- Puzzle Games—particularly of the Falling Blocks variety—usually have a button for clockwise rotation and a button for anticlockwise rotation. Moving the pad, stick, or arrow keys horizontally slides the current piece sideways, while moving it vertically will drop the piece (sometimes instantaneously, sometimes it will simply make the piece move down faster).
- Many older puzzle games only offer rotation in one direction. Annoyingly, one version of Sega's 1988 Tetris game has three rotation buttons... and they all rotate in the same direction!
- On the other hand, Tetris: The Grand Master offers two anticlockwise buttons and one clockwise button. This scheme was probably implemented to allow your leading finger to do rotation in either direction and the adjacent finger to rotate in the other direction, though some players take advantage of the existence of two ACW buttons to do quick 180-degree rotations.
- Roguelikes traditionally use the entire keyboard. Many of them actually have no menu except that for selecting a target of the chosen action. Popular commands include comma to pick something up, the numpad for movement, 5 to rest/skip a turn, s to search, o to open, c to close, l to look or loot, d to drop, e to eat, i for inventory, q to quaff a potion, r to read, t to throw, w to wield, z to zap a wand, / to ascend/descend stairs, ? for help, and so on. (Yes, these letters need to be in lowercase, since uppercase letters are often mapped to completely different actions.)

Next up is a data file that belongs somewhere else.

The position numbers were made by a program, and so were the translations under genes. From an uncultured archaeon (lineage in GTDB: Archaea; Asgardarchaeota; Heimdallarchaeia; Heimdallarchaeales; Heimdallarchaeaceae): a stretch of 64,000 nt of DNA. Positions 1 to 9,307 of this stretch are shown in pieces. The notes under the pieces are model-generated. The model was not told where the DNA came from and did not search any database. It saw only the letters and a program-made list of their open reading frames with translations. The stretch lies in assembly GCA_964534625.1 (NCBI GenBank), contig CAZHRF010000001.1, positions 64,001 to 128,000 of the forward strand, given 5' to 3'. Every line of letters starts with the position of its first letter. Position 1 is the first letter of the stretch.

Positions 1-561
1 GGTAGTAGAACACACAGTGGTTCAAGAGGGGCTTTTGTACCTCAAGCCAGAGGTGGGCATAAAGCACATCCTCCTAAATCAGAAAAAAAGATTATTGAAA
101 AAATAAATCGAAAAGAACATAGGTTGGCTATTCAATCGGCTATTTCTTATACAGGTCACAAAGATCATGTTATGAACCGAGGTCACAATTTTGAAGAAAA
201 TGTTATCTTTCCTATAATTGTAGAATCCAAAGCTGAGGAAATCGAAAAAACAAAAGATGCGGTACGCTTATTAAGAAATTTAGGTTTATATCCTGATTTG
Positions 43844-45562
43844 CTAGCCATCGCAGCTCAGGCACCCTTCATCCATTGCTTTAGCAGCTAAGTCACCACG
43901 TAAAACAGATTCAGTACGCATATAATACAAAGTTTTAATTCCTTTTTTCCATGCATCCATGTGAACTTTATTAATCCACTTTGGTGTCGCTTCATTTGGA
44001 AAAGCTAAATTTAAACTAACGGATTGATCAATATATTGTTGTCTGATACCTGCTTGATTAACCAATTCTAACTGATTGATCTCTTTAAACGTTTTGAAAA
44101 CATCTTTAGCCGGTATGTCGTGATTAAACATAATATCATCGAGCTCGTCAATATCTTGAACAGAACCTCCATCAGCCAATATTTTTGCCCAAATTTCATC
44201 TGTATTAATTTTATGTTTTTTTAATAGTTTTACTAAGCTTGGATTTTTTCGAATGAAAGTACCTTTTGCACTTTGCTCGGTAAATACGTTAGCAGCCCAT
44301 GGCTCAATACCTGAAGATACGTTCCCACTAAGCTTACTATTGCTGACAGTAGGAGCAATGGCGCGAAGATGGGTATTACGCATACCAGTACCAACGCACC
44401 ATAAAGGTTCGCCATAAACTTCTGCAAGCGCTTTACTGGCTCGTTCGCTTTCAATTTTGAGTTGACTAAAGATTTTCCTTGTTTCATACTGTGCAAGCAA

- Rogue used h/j/k/l to move left/down/up/right (as in the Unix text editor vi), and y/u/b/n for diagonal movement. Angband supports this as an alternate keyset.
- MOBAs use the right mouse button to move your character and attack enemies, the left to select objects, QWER for spells, S to stop moving, A to force attack (used to attack friendly units to deny), as well as 1-6 to use items, and some games add D and F for extra spells while others feature hotkeys to set and reload unit groups. Ctrl, Space and Alt tend to do something as well depending on the game. The original Dota did not yet use the standardised and easy to reach QWER button mapping; its spell buttons were all over the place and very hard to reach quickly, prompting players to use a remap tool to fix this.